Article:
Dublin Fringe Festival’s Clash at the Quays review

The Dublin Fringe Festival (DFF) is a fantastic opportunity for the creative minds in Ireland to display their prowess and ingenuity through various multidisciplinary exhibitions, performances, workshops and more.

One of the most unique performances I saw this year was the spectacle that is, Clash at the Quays.

The event, hosted by Karim Tamu, also known as ‘Ahmed, With Love’, took place in Dublin 7’s The Complex.

Ahmed, With Love at Clash at the Quays – Photo: Dray Morgan

‘Clash at the Quays’ was a hybrid event of hip hop and wrestling.

Music artists from Dublin took to the stage, which was in fact a wrestling ring, to perform, as well as getting3 their hands dirty with some rather impressive showmanship.

My initial reaction upon arrival at the venue was that the uniqueness of the setting was striking. The presence of the real and large wrestling ring in the centre of the room was most definitely a precursor to the chaos which would ensue. Complete with announcers, a commentary table, a media crew and real wrestlers, the show was by far one of the most immersive live music experiences I have ever been to.

First, we welcomed the ‘Fresh Boys’, an antagonistic duo of wrestlers, culturally opposite to the ethos of DFF.

In between puffs of their vapes, they put on an impressive display of wrestling against multiple teams of wrestlers.

Setting the tone for the evening, the crowd reciprocated hugely, with the energy in the room electric.

Fresh Boys at Clash of the Quays – Photo: Dray Morgan

Next, Dundalk-based neo-soul duo ‘Negro Impacto’ took to the stage.

Dressed in somewhat precarious IRA-esque uniforms and balaclavas, their music could not have opposed this aesthetic more. The smooth soundscapes were only interrupted at the end of their set when wrestlers once again entered the stage with the duo standing their ground.

Next up, the undead Julia Louise Knifefist, posing as a sort of undertaker-like character, his noise music paired perfectly with his outer image.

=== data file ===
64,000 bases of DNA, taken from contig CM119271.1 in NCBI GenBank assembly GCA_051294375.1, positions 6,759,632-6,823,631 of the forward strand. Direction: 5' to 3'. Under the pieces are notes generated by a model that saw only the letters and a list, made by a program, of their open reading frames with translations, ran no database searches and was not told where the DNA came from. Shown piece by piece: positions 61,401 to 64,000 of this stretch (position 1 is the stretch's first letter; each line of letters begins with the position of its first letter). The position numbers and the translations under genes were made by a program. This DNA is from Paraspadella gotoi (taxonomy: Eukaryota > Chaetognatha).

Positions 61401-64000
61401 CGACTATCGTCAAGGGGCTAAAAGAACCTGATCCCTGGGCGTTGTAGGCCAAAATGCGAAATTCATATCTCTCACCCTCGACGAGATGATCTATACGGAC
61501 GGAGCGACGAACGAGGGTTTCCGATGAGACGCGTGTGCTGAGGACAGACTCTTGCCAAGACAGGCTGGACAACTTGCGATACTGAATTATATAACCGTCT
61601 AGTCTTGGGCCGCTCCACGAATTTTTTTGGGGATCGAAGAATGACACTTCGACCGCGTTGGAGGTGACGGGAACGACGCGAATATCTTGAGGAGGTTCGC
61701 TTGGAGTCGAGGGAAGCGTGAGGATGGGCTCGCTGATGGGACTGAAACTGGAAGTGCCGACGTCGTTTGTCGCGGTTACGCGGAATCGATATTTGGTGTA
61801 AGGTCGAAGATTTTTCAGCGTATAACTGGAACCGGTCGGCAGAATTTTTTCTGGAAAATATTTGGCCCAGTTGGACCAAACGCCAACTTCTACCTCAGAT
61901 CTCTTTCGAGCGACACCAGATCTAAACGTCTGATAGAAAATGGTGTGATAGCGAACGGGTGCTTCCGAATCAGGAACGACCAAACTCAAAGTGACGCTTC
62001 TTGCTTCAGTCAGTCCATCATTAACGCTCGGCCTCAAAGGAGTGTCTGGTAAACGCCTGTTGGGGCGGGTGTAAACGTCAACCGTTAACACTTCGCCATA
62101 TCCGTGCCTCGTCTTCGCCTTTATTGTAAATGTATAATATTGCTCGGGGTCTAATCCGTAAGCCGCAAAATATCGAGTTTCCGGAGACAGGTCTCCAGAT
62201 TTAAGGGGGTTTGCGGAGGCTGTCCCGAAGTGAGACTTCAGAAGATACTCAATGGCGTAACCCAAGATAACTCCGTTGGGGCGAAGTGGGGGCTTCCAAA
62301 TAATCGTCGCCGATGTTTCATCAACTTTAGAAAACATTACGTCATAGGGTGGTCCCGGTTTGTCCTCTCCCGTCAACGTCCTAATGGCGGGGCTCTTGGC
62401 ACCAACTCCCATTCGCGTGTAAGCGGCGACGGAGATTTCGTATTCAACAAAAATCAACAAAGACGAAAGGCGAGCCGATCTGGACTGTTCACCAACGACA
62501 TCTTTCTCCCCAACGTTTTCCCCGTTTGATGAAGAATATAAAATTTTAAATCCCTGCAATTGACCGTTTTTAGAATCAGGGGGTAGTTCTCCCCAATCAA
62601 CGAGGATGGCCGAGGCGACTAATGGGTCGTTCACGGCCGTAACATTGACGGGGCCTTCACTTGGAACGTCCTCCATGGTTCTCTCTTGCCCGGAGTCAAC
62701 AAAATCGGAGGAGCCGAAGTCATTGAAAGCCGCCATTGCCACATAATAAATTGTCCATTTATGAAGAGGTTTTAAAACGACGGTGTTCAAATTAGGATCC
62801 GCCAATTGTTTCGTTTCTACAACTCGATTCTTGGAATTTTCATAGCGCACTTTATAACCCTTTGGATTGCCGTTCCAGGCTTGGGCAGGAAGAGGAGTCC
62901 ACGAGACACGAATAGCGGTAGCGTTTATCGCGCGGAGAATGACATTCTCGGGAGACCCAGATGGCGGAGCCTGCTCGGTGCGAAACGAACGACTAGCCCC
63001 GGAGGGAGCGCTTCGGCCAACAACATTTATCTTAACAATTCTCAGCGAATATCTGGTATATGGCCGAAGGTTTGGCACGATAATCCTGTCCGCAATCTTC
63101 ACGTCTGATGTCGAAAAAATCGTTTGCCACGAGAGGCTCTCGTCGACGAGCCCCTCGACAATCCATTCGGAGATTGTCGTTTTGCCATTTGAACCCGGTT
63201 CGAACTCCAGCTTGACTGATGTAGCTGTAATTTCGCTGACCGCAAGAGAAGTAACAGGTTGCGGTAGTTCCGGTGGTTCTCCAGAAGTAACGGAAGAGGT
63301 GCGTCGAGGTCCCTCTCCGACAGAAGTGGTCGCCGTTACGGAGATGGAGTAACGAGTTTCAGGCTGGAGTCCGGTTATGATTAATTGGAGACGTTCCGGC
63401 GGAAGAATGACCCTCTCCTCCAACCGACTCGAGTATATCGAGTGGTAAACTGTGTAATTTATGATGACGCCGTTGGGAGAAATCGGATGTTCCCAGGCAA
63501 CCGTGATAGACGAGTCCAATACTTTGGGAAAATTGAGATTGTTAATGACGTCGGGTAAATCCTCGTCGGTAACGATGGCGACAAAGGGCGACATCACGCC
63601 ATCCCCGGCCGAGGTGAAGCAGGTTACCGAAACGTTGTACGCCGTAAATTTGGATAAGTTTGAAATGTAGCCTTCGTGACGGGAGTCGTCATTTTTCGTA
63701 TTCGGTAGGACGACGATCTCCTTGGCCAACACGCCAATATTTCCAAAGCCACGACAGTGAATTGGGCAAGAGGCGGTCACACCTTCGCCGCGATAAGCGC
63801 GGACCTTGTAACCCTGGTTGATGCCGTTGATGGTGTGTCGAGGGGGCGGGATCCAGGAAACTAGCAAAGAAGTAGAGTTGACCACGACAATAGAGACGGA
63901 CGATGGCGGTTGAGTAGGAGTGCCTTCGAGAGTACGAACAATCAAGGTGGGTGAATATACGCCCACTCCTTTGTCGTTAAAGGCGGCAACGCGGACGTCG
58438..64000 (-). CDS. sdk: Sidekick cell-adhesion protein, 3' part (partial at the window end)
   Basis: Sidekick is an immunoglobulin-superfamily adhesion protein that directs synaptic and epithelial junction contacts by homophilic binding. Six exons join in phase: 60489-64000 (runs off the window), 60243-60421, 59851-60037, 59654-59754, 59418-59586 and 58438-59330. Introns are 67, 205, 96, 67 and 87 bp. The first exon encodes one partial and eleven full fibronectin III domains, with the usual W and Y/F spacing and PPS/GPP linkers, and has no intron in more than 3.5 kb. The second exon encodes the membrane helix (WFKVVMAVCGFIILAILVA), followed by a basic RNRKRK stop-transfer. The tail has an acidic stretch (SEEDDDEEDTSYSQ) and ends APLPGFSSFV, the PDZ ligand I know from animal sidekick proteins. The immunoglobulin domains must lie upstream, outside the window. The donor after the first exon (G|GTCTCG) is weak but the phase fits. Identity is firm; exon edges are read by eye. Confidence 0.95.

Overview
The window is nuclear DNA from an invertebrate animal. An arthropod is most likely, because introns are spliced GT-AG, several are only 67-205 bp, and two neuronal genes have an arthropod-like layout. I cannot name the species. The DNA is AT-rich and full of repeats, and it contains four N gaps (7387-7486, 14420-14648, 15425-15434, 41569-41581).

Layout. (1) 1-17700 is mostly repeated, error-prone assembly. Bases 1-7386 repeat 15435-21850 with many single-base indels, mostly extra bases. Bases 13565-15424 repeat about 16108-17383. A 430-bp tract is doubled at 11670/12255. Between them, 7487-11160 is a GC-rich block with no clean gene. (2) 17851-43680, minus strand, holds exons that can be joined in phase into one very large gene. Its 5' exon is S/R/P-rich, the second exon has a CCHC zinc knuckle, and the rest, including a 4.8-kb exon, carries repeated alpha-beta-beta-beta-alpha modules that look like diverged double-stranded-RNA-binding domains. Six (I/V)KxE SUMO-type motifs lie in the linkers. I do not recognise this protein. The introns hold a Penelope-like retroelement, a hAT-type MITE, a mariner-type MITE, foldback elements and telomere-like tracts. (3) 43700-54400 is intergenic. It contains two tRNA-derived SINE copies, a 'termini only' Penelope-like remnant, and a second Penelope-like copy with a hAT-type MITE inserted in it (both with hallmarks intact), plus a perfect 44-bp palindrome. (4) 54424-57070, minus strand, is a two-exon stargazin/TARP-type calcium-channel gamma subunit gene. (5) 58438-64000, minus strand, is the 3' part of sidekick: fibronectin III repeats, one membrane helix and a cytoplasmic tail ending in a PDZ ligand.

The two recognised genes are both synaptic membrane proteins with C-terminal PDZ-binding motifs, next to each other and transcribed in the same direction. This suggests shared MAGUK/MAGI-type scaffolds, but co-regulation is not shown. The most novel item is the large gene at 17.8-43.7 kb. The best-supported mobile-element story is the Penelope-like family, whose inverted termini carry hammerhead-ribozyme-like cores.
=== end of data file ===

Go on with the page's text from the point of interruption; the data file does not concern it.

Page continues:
The heavy basslines and cacophonous expressionism was only stopped halfway through the set to sing Escape (The Piña Colada Song) to the crowd’s enjoyment.

Punctuated by hardcore professional wrestling bouts, the night had little to no lulls.

As soon as a musician finished, they seemed to be quite literally tossed off stage and replaced by a fighter or another guitar-holding luchador.

The structure of performances from here on out were fixed as showdowns.

Artists would be performing against one another to take the belt.

Rapper Khakikid and vocalist Efé had the first bout.

Khakikid’s high energy and infectious stage presence resulted in him having the crowd on strings, while Efé’s dreamy vocals and playful sound almost served as an oasis from the constant chaos.

KhakiKid performing in the wrestling ring at Clash at the Quays – Photo: Dray Morgan

Finally, the title fight began. Curtisy vs Ahmed, With Love.

By this time, we had seen almost six hours of music and the crowd showed no sign of fatigue.

A fantastic performance inside the ring from the two artists finished with Ahmed receiving a dramatic body slam through a table followed by roars from the crowd.

The ingenuity and execution of this evening was second to none. Not only was it an enjoyable event, it was a beacon of inventiveness on the horizon for Dublin City. With the average age of performers no more than 24, the night gave some hope to a rather glum Generation Z.

The award-winning night was deserving of its widespread praise and hopefully, this is only the first iteration of the bizarre combination of wrestling and hip hop that is, Clash at the Quays.

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